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MoMA

FILM EXHIBITIONS

Mezhrabpom: The Red Dream Factory

April 11–28, 2012

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Organized by the Stiftung Deutsche Kinemathek, Berlin, and the Berlin International Film Festival, The Red Dream Factory presents a selection of extraordinary films from the legendary Soviet film studio, Mezhrabpom, made between its 1922 founding by Moisei Aleinikov and its transformation into a studio for children’s films 14 years later by decree of Josef Stalin.

The exhibition includes not only acknowledged masterworks of world cinema by filmmakers like Boris Barnet, Vsevolod Pudovkin, and Yakov Protazanov, but also rarely screened jewels like Aleksandr Andriyevsky’s science-fiction fable Loss of Sensation (1935), and V. A. Schneider’s Soviet “Western” The Golden Lake (1934). Animated and documentary films are also featured, including the Soviet Union’s first sound film, Nikolai Ekk’s The Road to Life (1931).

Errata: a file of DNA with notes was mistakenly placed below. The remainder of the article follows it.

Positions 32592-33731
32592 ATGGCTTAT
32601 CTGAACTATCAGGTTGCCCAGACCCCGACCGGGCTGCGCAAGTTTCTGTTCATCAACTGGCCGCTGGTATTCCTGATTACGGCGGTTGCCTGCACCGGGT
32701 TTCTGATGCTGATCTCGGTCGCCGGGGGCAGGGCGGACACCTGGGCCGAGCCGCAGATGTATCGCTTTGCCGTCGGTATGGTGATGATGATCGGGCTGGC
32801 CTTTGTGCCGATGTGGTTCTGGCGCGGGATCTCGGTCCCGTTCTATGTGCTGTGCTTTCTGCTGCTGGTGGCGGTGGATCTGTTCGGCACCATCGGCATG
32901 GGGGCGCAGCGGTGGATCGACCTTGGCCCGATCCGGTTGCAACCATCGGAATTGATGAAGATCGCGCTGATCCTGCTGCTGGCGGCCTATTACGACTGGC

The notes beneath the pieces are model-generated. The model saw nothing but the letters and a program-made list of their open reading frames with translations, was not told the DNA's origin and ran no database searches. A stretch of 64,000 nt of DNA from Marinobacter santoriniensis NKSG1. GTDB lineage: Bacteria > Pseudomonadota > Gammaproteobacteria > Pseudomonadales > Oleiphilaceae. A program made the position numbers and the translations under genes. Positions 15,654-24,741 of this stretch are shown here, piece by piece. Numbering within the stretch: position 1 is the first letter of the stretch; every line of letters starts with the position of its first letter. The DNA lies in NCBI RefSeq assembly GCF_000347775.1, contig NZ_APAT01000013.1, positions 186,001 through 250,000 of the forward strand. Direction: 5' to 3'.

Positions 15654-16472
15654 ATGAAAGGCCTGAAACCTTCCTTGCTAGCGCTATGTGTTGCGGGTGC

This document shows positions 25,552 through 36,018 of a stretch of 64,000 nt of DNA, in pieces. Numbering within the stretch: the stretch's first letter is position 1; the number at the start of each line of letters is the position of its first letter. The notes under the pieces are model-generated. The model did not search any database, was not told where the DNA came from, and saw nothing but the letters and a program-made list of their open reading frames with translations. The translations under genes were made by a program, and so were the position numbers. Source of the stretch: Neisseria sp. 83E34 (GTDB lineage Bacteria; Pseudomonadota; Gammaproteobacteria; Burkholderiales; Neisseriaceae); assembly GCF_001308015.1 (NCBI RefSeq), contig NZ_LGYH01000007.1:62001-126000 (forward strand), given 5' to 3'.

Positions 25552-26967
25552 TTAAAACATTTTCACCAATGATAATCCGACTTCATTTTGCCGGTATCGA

“Classics of Russian revolutionary cinema, such as Vsevolod Pudovkin’s The End of St. Petersburg (1927), were made by Mezhrabpom. At the same time, the studio focused on topics revolving around people’s everyday lives. Artistically sophisticated films from all kinds of genres thrilled international audiences and inspired the entire European film avant-garde,” says Rainer Rother, organizer of the retrospective and Artistic Director, Deutsche Kinemathek–Museum für Film und Fernsehen.

All silent films with Russian intertitles will have live simultaneous translation by Anna Kadysheva. All Russian sound films will be screened with English subtitles.


Organized for the Berlin International Film Festival (Berlinale) by Alexander Schwarz and Guenter Agde. The New York presentation is organized by Laurence Kardish, Senior Curator, and Rajendra Roy, The Celeste Bartos Chief Curator, Department of Film, MoMA. Prints courtesy of MoMA; Stiftung Deutsche Kinemathek; Gosfilmofond, Moscow; Cinémathèque Française, Paris; Filmmuseum München; and Österreichisches Filmmuseum, Vienna.
<i>Mother.</i> 1926. USSR. Directed by Vsevolod Pudovkin

Mother. 1926. USSR. Directed by Vsevolod Pudovkin